Let’s start with a review of how we define and use various data items—variables, literals, and parameters—in our stored programs and how we can add comments to document our code.
The first thing we’ll look at is how the MySQL stored program language deals with variables and literals, because without some understanding of these items, we can’t create any meaningful examples for any other topics.
A variable is a named data item whose
value can change during program execution. A
literal (described in the next section) is an
unnamed data item that can be assigned to a variable. Typically,
literals are hardcoded into your stored program code and are
usually assigned to variables , passed as parameters, or used as arguments to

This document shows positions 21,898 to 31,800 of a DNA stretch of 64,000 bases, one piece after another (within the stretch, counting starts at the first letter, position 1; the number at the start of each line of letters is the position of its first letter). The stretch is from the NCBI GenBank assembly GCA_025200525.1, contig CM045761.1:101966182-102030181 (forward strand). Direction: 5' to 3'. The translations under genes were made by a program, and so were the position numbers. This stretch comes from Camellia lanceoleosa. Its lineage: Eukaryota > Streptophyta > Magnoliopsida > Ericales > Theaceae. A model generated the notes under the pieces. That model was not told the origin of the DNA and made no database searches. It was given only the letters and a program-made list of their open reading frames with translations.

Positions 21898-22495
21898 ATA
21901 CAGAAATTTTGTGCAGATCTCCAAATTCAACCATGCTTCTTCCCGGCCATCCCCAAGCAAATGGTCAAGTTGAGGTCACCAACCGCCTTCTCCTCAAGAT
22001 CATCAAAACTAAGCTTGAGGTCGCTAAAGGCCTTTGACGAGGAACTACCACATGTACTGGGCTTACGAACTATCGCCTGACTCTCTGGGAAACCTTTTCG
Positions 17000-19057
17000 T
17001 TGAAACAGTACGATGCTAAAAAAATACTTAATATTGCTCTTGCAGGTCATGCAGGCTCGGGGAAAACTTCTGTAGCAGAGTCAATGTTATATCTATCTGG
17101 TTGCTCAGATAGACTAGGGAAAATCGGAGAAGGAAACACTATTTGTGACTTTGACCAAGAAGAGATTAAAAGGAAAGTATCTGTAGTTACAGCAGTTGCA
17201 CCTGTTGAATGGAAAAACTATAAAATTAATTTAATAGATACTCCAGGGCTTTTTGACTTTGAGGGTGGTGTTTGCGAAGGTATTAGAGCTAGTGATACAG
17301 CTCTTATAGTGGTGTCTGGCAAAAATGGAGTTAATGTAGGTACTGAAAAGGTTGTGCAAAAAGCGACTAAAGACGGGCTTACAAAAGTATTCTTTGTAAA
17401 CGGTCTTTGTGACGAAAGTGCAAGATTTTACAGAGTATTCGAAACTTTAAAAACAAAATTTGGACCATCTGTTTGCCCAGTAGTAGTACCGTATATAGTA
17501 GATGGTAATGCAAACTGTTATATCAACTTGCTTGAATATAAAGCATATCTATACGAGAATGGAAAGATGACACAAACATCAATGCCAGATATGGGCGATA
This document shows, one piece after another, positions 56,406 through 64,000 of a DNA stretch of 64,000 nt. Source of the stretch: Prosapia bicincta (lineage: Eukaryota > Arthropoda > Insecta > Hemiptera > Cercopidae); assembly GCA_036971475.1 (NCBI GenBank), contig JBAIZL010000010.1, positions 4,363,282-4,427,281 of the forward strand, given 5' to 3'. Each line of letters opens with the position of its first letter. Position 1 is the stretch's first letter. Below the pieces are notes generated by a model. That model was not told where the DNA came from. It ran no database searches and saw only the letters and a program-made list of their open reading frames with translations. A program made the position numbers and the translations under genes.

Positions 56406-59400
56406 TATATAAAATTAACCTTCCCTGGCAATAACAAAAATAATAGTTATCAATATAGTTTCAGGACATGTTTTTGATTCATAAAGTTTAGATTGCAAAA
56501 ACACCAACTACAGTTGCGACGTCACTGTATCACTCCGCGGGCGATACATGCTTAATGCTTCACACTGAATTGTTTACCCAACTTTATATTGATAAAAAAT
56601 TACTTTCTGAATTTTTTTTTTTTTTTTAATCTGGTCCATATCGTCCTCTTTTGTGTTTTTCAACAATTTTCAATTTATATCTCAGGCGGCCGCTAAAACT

DECLARE statement allows us to create a variable. As we will
see a bit later on, it appears within a block of code before any
cursor or handler declarations and before any procedural statements.
The syntax of the
Multiple variables may be declared in a single
DECLARE statement, and the variable(s) can
be assigned a default (or initial) value. If you don’t use the
DEFAULT clause, then the variable
starts off with the NULL value.
DEFAULT is a good practice because, unless you initialize a variable, any subsequent operations on that variable—other than a simple assignment—may also return NULL. We’ll ...